Vol. 60, No. 1 | February 2015

ABS Meeting Plenary Sessions and Symposia

ABS 2015: Plenary Sessions

Assoc. Prof. Alison Bell
University of Illinois, Urbana/Champaign
Insights into plasticity and individual differences in behavior from stickleback genomic data.

Summary: Over the past 10+ years, genomics has been alternately heralded, hyped and dismissed. Until recently there has not been a sufficient number of studies using genomic tools to address important questions in animal behavior to allow us to assess whether genomics has lived up to its promise. In this talk, I will use examples from studies of behavior in sticklebacks to illustrate the opportunities and challenges associated with applying genomic tools (especially genome-wide expression) to the study of animal behavior.  In particular, I will highlight insights we have gained into the causes of individual differences in behavior and limited plasticity from measuring brain gene expression. Some of the main findings include: (1) pleiotropy is rampant; (2) the molecular correlates of individual variation can be different from the molecular correlates of plasticity; (3) the way fathers behave toward their offspring can be an important source of epigenetic variation with consequences for offspring.

Prof. Bennett Galef
McMaster University
ABS Distinguished Animal Behaviorist

Social influences on food choice: behavior, neuroscience and molecular biology.

Summary: What has kept me interested in the social transmission of food preference (STFP) for more than 40 years is how accommodating the phenomenon has become to different levels of analysis. I plan to describe some of the many behavioral sensory, physiological and molecular studies of STFP carried out both in my laboratory and those of many others in response to three of Tinbergen's four questions about behavior.

Prof. Susan Alberts
Duke University
Advantage and adversity: the influence of social environments on fitness in social mammals.

Summary: How does an organism's social and ecological environment affect its fertility and survival? These are major questions that cross the disciplines of animal behavior, biodemography, and medicine. To gain insight into these questions, we are taking advantage of longitudinal data from a well-studied wild primate population, the baboons of the Amboseli basin in southern Kenya. This population, one of the best-studied wild mammal populations in the world, has been under continuous observation since 1971, and represents a robust natural population that experiences extensive natural variation in the social and ecological environment. We have investigated the effects of early life adversity (both social adversity and ecological adversity) on fertility and survival, and we have also investigated the effects of the adult social and ecological environment on fertility and survival. Our data indicate that early adversity carries lifelong costs for both fertility and survival in these primates, and that the adult environment offers some opportunities for these costs to be mitigated.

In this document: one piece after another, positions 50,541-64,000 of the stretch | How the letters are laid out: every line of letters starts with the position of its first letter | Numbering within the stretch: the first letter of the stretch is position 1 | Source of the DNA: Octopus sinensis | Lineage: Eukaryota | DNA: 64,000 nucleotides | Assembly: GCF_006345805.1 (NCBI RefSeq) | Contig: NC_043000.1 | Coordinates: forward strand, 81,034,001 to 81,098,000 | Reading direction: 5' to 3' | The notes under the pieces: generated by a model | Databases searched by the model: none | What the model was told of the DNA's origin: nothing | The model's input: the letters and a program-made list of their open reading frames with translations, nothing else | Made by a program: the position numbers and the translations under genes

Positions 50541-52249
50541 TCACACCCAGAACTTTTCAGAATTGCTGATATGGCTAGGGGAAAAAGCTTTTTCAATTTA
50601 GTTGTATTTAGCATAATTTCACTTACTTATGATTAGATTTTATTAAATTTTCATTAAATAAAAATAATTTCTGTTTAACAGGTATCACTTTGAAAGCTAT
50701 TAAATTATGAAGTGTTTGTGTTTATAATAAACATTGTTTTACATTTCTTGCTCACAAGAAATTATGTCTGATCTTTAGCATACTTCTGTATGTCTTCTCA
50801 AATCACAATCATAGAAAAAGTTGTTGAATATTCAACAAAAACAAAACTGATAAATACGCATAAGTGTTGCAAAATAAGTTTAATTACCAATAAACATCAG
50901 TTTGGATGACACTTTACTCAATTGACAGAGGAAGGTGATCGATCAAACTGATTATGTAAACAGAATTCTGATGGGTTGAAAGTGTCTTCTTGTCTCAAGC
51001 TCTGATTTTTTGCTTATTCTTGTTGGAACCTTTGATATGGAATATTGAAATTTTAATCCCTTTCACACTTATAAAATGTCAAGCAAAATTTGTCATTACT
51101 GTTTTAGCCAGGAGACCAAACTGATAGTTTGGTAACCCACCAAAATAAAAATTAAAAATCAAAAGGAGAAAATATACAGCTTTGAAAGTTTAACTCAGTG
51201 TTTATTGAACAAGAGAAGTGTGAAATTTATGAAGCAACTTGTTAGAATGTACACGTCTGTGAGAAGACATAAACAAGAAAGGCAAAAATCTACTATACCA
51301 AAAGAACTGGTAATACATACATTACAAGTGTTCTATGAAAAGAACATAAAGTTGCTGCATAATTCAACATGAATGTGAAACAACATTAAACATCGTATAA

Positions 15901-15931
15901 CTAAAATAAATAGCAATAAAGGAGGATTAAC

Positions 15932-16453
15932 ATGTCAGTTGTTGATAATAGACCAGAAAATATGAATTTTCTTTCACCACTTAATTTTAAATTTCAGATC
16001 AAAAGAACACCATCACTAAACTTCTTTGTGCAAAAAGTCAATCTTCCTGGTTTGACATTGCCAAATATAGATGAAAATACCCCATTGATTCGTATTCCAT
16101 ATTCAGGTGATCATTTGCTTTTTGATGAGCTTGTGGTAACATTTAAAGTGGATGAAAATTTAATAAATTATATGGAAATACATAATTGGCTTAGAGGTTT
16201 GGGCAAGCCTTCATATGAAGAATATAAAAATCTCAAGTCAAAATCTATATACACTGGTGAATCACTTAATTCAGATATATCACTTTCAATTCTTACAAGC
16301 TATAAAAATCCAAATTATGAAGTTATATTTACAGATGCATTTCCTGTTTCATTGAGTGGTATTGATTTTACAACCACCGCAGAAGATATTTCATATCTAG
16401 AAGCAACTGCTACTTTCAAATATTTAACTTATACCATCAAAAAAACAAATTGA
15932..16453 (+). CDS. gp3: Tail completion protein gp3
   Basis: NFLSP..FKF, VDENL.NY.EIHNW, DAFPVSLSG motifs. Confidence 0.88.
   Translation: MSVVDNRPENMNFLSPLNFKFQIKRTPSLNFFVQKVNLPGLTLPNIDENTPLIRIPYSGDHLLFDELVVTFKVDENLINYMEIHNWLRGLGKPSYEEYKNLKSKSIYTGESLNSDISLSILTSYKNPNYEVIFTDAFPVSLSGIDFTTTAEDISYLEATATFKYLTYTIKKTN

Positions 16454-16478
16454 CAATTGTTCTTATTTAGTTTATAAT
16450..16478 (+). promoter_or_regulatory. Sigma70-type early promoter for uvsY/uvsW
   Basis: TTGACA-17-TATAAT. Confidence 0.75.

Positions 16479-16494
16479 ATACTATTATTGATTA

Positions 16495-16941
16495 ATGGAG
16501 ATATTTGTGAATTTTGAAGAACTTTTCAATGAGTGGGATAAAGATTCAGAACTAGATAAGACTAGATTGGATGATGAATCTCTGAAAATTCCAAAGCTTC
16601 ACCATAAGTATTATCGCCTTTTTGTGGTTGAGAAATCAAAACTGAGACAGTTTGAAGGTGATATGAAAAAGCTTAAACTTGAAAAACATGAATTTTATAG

Prof. Regina Macedo
University of Brasilia
ABS President
Animal behavior: Time travel through science.

Summary: The role of science in today´s world cannot be emphasized strongly enough. In a planet where societies effectively exist in different time periods, conflict seems unavoidable. In this talk, I will explore how research, specifically that developed by us as behaviorists and members of ABS, has contributed toward accelerating global progress in science. These efforts can effectively decrease the knowledge and cultural gaps and lead to greater understanding and development.




Peter Marler Memorial Symposium
Organizers: Michael Beecher, William Searcy, & Robert Seyfarth

New Frontiers for the Integrative Study of Animal Behavior
Organizers: Dustin Rubenstein & Hans Hofmann

It’s About Time: Understanding Temporal Variation in Behavior
Organizer: Andy Dosmann

Polar Marine Mammals and Climate Change
Organizer: Deborah Boege-Tobin


ABS Newsletter

Send general correspondence concerning the Society to Sue Bertram, Sue.Bertram@carleton.ca. Deadlines for materials to be included in the Newsletter are the 15th of the month preceding each issue. The next deadline is 15 April, 2015. Articles submitted by members of the Society and judged by the Secretary to be appropriate are occasionally published in the ABS newsletter. The publication of such material does not imply ABS endorsement of the opinions expressed by contributors.

Animal Behaviour

Animal Behaviour, manuscripts and editorial matters: Authors should submit manuscripts online to Elsevier’s Editorial System (http://ees.elsevier.com/anbeh/). For enquiries relating to submissions prior to acceptance, contact the Journal Manager (yanbe@elsevier.com). For enquiries relating to submissions after acceptance, visit Elsevier at http://www.elsevier.com/journals. For other general correspondence, contact Kris Bruner, Managing Editor, Animal Behaviour, Indiana University, 407 N. Park Ave., Bloomington, IN 47408, USA. E-mail: krbruner@indiana.edu. Phone: 812-935-7188.

Change of address, missing or defective issues: ABS Central Office, 2111 Chestnut Ave., Ste 145, Glenview, IL 60025, USA. Phone: 312-893-6585. Fax: 312-896-5614. E-mail: info@animalbehaviorsociety.org.